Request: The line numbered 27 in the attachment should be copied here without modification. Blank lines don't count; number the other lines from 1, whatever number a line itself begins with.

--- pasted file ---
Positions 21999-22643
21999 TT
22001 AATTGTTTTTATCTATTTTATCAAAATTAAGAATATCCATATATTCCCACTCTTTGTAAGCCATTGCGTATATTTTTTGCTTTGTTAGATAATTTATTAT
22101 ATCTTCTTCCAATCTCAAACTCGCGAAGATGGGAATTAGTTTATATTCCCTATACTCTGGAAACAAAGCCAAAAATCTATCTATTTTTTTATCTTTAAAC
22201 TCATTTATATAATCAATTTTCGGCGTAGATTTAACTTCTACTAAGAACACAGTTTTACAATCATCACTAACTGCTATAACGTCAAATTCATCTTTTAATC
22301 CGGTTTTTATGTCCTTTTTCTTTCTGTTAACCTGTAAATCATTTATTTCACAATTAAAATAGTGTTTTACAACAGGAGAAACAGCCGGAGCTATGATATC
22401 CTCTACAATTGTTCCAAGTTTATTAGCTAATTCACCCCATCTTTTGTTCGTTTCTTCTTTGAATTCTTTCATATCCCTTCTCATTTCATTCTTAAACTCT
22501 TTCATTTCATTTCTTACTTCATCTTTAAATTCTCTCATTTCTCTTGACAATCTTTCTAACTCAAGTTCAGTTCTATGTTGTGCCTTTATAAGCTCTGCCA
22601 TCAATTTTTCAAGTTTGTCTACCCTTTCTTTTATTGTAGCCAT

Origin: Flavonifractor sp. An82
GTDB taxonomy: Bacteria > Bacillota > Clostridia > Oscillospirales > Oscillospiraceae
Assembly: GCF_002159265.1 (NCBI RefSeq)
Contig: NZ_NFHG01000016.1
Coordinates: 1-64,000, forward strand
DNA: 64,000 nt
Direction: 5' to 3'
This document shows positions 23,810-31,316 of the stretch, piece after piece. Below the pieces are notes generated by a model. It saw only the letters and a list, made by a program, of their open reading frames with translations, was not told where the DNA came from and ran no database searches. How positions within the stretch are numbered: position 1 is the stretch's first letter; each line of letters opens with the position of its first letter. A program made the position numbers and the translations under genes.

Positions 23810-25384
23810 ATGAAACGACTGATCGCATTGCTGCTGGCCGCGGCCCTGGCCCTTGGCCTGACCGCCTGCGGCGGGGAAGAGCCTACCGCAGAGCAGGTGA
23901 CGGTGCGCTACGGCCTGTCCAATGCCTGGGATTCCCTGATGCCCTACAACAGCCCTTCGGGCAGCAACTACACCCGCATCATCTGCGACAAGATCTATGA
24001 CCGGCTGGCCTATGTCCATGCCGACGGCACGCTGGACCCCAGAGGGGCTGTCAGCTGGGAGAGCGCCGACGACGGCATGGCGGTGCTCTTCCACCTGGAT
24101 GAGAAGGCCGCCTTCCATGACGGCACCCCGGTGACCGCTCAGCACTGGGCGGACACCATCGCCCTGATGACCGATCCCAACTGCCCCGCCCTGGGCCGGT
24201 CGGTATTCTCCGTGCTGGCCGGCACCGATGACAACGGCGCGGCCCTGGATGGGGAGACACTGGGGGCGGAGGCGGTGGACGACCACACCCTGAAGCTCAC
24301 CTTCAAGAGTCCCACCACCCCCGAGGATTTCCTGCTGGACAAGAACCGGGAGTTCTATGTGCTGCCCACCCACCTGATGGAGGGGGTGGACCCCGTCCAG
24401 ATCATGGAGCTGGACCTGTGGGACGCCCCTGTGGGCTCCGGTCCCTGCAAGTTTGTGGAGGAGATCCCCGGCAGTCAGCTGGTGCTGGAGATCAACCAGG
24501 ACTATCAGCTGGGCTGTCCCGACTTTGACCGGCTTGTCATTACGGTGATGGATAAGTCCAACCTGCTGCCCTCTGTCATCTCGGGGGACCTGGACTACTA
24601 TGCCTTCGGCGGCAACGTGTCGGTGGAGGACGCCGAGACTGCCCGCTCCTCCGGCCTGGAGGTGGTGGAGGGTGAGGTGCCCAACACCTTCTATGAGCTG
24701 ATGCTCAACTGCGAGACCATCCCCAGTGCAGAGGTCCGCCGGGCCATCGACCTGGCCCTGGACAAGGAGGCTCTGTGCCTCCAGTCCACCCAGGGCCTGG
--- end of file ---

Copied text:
24601 TGCCTTCGGCGGCAACGTGTCGGTGGAGGACGCCGAGACTGCCCGCTCCTCCGGCCTGGAGGTGGTGGAGGGTGAGGTGCCCAACACCTTCTATGAGCTG